LEGOSW_SpiderDroidThe main downside I found with this set was with the build enjoyment. In a Microfighters set, you know you aren’t looking at a lengthy time for constructing, but at least there is enough variety to make it an enjoyable experience. And while building this droid isn’t exactly a chore, it does get repetitive having to put together the four legs. On the other hand, they don’t take too long and you’ll find yourself finished with them soon enough. The four legs also provide the main pose-ability of the piece, though this is really all there is, as far as posing the droid goes. For a Microfighter though, this is to be expected. And why this may not appeal to collectors, I think this set – and this applies to some of the other entrants in the Microfighters series – is perfect for kids, who can get a good amount of playability out of this.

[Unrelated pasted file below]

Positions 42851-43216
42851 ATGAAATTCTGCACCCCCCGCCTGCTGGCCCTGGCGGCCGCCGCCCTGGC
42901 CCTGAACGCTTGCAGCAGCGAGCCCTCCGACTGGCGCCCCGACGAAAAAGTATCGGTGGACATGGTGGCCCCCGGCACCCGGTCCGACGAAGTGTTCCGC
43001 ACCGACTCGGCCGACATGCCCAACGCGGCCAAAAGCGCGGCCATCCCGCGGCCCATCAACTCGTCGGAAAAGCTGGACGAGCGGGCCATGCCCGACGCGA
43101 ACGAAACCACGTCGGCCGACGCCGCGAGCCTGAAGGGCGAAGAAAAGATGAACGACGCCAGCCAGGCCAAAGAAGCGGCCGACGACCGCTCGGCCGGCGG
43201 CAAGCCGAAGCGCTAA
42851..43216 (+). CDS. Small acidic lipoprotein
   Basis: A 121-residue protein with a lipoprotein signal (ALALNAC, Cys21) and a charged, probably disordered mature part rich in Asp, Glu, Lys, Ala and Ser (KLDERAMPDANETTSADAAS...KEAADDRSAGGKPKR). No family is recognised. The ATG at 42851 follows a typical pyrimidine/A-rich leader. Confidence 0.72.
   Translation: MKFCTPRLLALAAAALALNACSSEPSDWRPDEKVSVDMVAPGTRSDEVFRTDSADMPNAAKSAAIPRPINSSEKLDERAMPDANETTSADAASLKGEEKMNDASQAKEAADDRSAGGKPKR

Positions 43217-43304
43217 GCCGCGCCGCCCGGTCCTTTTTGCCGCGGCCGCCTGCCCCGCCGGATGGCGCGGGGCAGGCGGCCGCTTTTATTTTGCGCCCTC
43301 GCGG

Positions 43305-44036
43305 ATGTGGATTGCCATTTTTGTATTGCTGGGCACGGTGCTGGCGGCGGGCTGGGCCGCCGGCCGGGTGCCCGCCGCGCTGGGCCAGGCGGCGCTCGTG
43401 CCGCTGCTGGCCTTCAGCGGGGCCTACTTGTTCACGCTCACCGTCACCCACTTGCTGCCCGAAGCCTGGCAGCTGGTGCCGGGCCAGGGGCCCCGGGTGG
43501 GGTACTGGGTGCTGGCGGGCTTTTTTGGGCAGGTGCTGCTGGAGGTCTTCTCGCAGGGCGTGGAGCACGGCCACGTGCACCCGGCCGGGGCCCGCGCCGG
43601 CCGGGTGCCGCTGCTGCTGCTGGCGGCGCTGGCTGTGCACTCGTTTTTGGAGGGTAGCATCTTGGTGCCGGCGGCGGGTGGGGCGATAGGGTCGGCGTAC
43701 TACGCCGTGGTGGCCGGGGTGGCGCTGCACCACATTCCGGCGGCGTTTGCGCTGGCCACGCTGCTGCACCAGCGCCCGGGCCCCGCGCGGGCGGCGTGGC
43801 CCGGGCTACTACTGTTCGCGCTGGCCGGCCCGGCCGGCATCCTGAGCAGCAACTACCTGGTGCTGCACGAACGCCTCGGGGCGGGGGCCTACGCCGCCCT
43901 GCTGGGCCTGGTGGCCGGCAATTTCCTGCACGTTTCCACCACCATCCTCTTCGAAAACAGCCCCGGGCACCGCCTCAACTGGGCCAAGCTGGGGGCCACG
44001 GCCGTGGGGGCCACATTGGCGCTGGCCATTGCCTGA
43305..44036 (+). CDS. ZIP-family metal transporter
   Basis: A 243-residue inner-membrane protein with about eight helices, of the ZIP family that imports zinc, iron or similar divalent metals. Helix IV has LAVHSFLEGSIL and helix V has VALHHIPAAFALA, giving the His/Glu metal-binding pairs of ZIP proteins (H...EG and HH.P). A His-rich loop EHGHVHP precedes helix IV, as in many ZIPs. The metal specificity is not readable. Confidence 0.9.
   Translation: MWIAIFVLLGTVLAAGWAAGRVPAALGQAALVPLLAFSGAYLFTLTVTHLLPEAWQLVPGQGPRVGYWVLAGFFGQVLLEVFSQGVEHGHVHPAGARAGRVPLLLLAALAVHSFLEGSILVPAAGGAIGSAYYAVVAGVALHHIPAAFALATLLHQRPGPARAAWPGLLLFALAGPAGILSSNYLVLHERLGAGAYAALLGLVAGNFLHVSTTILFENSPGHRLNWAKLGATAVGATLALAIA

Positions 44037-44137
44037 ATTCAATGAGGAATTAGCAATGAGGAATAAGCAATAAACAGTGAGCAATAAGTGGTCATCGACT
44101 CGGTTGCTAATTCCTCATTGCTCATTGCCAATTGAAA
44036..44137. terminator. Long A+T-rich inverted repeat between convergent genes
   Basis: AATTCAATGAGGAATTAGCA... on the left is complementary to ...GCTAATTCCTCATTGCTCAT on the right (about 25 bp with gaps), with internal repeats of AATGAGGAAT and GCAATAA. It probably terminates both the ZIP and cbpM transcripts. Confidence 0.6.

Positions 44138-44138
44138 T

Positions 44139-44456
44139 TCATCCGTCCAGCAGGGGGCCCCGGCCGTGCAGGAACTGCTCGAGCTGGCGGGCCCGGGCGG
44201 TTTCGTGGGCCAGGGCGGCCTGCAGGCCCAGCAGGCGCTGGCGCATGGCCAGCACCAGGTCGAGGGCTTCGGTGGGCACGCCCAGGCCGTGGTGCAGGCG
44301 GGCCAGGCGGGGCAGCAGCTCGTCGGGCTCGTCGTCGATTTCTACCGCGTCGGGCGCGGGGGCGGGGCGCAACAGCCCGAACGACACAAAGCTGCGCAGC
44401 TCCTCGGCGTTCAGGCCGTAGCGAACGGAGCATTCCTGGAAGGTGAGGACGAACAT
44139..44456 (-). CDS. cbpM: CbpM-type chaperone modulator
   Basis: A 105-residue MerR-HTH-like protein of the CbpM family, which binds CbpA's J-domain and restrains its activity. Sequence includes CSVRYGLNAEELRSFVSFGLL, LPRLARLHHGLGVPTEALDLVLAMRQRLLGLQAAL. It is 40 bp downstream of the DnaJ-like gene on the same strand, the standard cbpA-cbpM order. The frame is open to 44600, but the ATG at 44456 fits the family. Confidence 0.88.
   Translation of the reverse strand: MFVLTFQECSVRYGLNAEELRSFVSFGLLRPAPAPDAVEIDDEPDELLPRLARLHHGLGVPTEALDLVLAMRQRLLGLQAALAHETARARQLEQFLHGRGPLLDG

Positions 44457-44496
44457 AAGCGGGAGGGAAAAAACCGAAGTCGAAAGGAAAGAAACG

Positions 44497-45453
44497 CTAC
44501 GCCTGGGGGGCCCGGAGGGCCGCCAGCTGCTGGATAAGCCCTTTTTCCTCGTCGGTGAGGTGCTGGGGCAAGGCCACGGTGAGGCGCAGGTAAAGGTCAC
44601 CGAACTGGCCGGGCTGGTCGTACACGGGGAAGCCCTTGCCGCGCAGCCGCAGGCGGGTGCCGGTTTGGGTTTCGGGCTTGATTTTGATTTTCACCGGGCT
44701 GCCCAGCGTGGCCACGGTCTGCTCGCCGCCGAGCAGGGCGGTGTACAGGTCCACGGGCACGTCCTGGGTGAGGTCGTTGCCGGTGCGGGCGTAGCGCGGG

The rounded appearance of the vehicle is achieved by using corner pieces, something which I feel actually works and looks good. As stated before, in the centre there is space for the droid to sit, just no studs to attach it to.

As is now the norm, flick missiles make another appearance, this time just the one positioned at the front.

The Set Overall

HomingSpiderDroid

Looking over the second series of the Microfighters sets, it appears that the selections almost dictate that the pieces are purchased in pairs; this Spider Droid certainly goes well with the Republic Gunship, and the play value increases with those two side by side.

It does enough to justify it’s selection in the second series of Microfighters, by way of it’s somewhat unique minifig and a solid-looking – if build-underwhelming – vehicle.

  • Minifigure looks good, and it’s variety is a nice change
  • Would be a good present for young ones

  • Slightly repetitive build on the Spider Droid